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Breaking Stereotypes: Women and Motorcycles

Women shifting gears on their bikes to changing public perceptions!

By Tanvi PuniaPublished about a year ago 3 min read

Bill Gates is credited with saying "Life's not fair; Get used to it" as the first of his "11 principles you will never learn in school." Bill Gates intended these statements to apply to everyone, but women would be more receptive to them than males. Since the beginning of time, there have always been several preconceptions about women that they must contend with. For those who are unsure of what a stereotype is, it is an idea of how someone should behave based on traits like ethnicity, nationality, sexual orientation, and many more. Girls encounter rigid preconceptions early on, which can occasionally act as significant obstacles in the way of their following their hearts.

Two straightforward yet thought-provoking comments that highlight how these preconceptions are oversimplified and overgeneralized by society as a whole can highlight the impact of these prejudices. Many people have heard the sayings "Males don't weep," "Pink is for girls and blue is for boys." One of these two common gender-based preconceptions has probably been encountered by everyone. The fact that each and every member of society has, somewhere, contributed to the development of such rigidity, whether consciously or unconsciously, only serves to make things worse. The fact that some individuals truly believe there is no such thing as stereotyping and often conclude "This is how it is intended to be" reveals a certain degree of rigidity.

One such myth is that "women are not designed for motorcycles."

Biking and motorcycling have always been seen as male-oriented hobbies. Since the beginning of time, males have always been more likely than women to pursue motorcycling as a profession, pastime, or passion. When "bikers" or "motorcyclists" are spoken, the first image that comes to mind is of a muscular, manly individual riding a hefty sports bike while donning a helmet and safety gear. People seldom imagine a lady riding a sports bike while wearing the same outfit. Women are also not even considered when bikers compete on racing courses, even in people's imaginations.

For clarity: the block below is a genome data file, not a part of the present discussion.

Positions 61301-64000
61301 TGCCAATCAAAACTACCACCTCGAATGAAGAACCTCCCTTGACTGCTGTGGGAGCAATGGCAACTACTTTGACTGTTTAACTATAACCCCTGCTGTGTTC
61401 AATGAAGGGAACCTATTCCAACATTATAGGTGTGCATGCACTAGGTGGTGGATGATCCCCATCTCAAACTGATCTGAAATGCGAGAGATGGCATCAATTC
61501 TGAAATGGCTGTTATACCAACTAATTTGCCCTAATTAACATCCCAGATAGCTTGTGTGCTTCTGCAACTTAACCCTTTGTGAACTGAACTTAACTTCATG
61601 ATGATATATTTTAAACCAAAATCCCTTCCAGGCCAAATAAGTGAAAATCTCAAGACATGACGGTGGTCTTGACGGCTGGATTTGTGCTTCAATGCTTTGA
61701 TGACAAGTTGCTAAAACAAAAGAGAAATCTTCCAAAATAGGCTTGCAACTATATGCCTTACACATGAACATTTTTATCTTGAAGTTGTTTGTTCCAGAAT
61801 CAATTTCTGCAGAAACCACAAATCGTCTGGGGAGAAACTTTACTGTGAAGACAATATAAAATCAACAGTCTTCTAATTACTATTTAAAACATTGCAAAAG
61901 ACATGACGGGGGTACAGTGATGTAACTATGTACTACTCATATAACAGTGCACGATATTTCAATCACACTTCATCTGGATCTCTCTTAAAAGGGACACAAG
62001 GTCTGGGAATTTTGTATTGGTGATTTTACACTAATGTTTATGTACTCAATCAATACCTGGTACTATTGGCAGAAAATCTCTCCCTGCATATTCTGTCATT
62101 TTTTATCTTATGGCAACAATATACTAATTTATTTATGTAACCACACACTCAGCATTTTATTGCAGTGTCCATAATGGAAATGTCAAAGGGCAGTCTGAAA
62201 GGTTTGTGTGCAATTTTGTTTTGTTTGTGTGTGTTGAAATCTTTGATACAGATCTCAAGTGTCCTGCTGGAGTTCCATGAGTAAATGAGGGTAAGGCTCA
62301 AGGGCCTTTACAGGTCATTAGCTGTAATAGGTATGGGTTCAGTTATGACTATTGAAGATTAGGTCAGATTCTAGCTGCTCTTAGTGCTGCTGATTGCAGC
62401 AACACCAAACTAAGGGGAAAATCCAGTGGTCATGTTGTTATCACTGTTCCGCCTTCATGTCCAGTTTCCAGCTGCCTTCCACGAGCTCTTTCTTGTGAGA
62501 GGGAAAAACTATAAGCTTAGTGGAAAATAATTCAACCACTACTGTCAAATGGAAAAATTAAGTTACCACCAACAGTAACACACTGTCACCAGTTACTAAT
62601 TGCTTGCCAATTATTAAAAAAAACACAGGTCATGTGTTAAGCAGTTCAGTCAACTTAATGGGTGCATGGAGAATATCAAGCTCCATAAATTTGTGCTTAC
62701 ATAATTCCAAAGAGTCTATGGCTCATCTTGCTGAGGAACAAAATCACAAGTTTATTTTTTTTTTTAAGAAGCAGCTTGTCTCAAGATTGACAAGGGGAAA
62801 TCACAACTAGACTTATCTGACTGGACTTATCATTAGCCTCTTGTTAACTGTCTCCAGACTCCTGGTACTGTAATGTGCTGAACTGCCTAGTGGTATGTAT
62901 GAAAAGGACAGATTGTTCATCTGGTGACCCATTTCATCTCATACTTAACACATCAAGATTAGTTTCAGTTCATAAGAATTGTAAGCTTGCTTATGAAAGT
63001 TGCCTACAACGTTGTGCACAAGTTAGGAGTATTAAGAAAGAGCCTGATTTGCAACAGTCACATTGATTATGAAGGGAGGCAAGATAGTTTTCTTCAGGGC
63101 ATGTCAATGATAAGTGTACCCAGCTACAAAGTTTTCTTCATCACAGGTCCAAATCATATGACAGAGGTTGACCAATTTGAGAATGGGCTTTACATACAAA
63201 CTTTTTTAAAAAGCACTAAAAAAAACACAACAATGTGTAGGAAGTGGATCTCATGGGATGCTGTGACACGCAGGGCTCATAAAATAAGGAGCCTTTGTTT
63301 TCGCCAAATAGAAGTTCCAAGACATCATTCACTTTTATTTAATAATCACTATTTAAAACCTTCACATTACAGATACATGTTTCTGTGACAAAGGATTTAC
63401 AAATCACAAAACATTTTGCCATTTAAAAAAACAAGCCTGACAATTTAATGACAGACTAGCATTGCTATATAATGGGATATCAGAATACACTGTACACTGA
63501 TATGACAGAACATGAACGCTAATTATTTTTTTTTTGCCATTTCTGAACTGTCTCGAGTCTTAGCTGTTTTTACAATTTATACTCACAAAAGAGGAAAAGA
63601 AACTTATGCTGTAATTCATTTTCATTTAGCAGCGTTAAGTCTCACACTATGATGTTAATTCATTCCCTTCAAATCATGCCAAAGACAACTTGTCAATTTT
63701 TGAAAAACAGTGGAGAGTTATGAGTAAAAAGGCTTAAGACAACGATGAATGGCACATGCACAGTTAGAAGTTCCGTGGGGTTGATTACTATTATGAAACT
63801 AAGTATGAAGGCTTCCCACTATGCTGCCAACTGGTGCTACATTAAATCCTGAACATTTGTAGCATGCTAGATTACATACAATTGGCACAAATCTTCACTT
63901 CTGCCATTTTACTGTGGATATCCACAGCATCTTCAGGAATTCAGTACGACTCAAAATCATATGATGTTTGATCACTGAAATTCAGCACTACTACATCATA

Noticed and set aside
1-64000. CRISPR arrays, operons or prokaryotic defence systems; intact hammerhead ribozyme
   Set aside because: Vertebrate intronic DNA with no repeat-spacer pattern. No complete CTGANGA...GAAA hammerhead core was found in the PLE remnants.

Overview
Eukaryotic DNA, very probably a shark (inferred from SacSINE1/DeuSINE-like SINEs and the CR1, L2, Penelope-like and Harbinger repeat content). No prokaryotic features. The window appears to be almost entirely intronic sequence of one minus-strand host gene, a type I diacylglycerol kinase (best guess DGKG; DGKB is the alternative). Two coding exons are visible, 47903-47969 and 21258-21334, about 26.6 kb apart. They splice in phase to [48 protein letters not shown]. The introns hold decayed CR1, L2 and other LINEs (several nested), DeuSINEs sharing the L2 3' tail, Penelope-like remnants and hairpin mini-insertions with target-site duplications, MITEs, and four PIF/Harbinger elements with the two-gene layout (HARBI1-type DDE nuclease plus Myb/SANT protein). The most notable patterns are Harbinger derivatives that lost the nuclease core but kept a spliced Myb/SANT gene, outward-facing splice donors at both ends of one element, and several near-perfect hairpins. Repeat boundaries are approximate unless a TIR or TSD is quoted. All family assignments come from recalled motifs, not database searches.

Family constraints become a hurdle for females who are strong enough and brave enough to follow their hearts. Even for individuals who succeed in persuading and winning the support of their families, society as a whole proves to be a formidable barrier.

In the midst of this traditional hanging rope, there are examples of women who defy expectations and pursue their passions despite any obstacles that may stand in their way. Roshni Misbah is one such role model. She provides us with insight into her path and how she overcome preconceived notions to follow her passion and became the only female Ninja H2 owner in India during an interview.

Roshni Misbah adamantly asserts in support of all the female riders out there, "Just because we aren't allowed to do it, doesn't mean we can't do it." It seemed strange to be a motorbike fan coming from a family of Hafiz scholars and Islamic academics. She managed to persuade her parents after they expressed some initial reluctance. Her family's unwavering support served her comfort throughout the hard road. Roshni writes in her account of her voyage that she frequently encountered strange glances from motorists while riding her bike to college. She makes it clear that males would frequently try to pass her, do tricks around her, and say inappropriate things.

She asserts that despite claims to the contrary, there are still locations where women are not permitted to do a number of things. Stereotypes and the problem of gender discrimination go hand in hand. She does, however, add, "I guess it's all here! For you to cling to and pursue your passion in the mind. She said, "You can pursue your culture, your principles, and your passion at the same time. She also emphasizes that prejudices are only constructs of the mind.

Despite the resources and freedom that women have today, there is still something that hinders or makes their careers extremely tough. Most of the time, stereotypes are the only ideas that exist in people's minds. For women to experience true freedom, first the mindset of the general public needs to be altered. You can get automobile accessories from alternatives to eBay.

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About the Creator

Tanvi Punia

I help Individuals, Coaches, Businesses, Founders, Entrepreneurs, & Marketers to grow in their businesses through Social Media by creating & designing visual content that aligns perfectly with their brand, values, and voice.🤝🏻

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